public school choice

Thomas Favre-Bulle / flickr.com/ https://creativecommons.org/licenses/by-nc/2.0/

President Donald Trump’s pick to head the Department of Education is a conservative fundraiser and vocal critic of traditional public schools. While Betsy DeVos’ nomination could mean drastic change for some states, she has already made her mark on Florida’s education system.

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Florida’s tax credit scholarship program is back in the courts.

MGN Online

Florida’s students can now attend any public school in the state, as long as there is room. And high school athletes now have greater freedom to switch schools as well.  These are just two of a series of new education laws approved by Governor Rick Scott.

peoriapublicradio.org

A massive education bill is a step closer to Governor Rick Scott's desk. It changes everything from the way charter schools get construction dollars, to allowing school board members to join different organizations.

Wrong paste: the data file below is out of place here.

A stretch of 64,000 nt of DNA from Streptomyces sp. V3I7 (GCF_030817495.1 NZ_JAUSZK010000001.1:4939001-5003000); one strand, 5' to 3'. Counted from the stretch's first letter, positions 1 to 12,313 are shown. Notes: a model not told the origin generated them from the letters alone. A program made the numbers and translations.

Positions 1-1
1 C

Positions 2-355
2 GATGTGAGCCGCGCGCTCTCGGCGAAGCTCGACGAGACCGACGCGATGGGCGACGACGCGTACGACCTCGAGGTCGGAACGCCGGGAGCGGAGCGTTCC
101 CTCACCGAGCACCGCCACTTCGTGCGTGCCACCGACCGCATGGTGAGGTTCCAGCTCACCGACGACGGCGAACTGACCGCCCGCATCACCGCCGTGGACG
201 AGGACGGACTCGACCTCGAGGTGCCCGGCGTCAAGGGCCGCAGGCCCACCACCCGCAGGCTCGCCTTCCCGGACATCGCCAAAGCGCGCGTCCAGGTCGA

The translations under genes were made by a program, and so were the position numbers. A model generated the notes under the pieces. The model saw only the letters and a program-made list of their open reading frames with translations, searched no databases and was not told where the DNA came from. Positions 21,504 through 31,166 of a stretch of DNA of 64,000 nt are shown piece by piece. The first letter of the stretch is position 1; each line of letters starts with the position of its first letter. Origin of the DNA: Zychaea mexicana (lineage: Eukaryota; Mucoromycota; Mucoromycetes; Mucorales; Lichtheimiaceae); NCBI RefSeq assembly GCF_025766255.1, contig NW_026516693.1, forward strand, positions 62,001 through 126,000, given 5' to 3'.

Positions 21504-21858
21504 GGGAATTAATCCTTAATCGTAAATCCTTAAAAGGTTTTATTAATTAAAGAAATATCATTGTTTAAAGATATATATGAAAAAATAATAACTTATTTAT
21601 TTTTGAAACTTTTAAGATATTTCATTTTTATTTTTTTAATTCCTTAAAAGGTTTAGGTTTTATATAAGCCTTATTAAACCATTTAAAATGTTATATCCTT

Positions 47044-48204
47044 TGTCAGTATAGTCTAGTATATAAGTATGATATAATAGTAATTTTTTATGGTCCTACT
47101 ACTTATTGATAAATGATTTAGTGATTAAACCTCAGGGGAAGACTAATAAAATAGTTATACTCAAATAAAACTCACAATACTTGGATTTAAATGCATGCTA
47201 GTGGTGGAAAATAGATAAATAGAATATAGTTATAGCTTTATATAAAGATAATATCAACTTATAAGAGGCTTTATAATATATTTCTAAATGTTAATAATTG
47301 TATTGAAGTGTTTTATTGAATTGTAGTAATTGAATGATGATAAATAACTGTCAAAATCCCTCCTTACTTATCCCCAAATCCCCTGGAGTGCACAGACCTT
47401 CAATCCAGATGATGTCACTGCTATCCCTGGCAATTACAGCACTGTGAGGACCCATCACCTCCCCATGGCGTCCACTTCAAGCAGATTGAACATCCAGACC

The Florida House has approved several education bills changing everything from the way students can transfer to how how quickly they can advance in school. But some of those proposals face opposition in the Senate when they get there.

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It’s the second time around for a bill that would allow Florida students to attend the public school of their choice. But unlike last year, when the measure was first introduced, this year’s effort is bringing sharp critiques from Democrats.

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 Update: 4/24/15: The bill has passed the House and awaits a final vote in the Senate. 

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The trains have started rolling in the House with several technical maneuvers creating massive new bills.  One of the so-called train bills combines a popular plan dubbed, “public school choice” with several other measures aimed at charter schools.

Toni Richardson

A plan that would allow students to attend any public school in any county is running into head winds in the House. The proposal cleared its most recent committee in a partisan vote, and even its supporters admit it’s got flaws. Still, it’s generating a lot of interest outside the legislature.

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Students could soon be able to enroll in any school—public or charter—in the state, as long at there’s space available. The "Public School Choice" proposal is poised to break down the district, and school boundary lines that have existed for decades.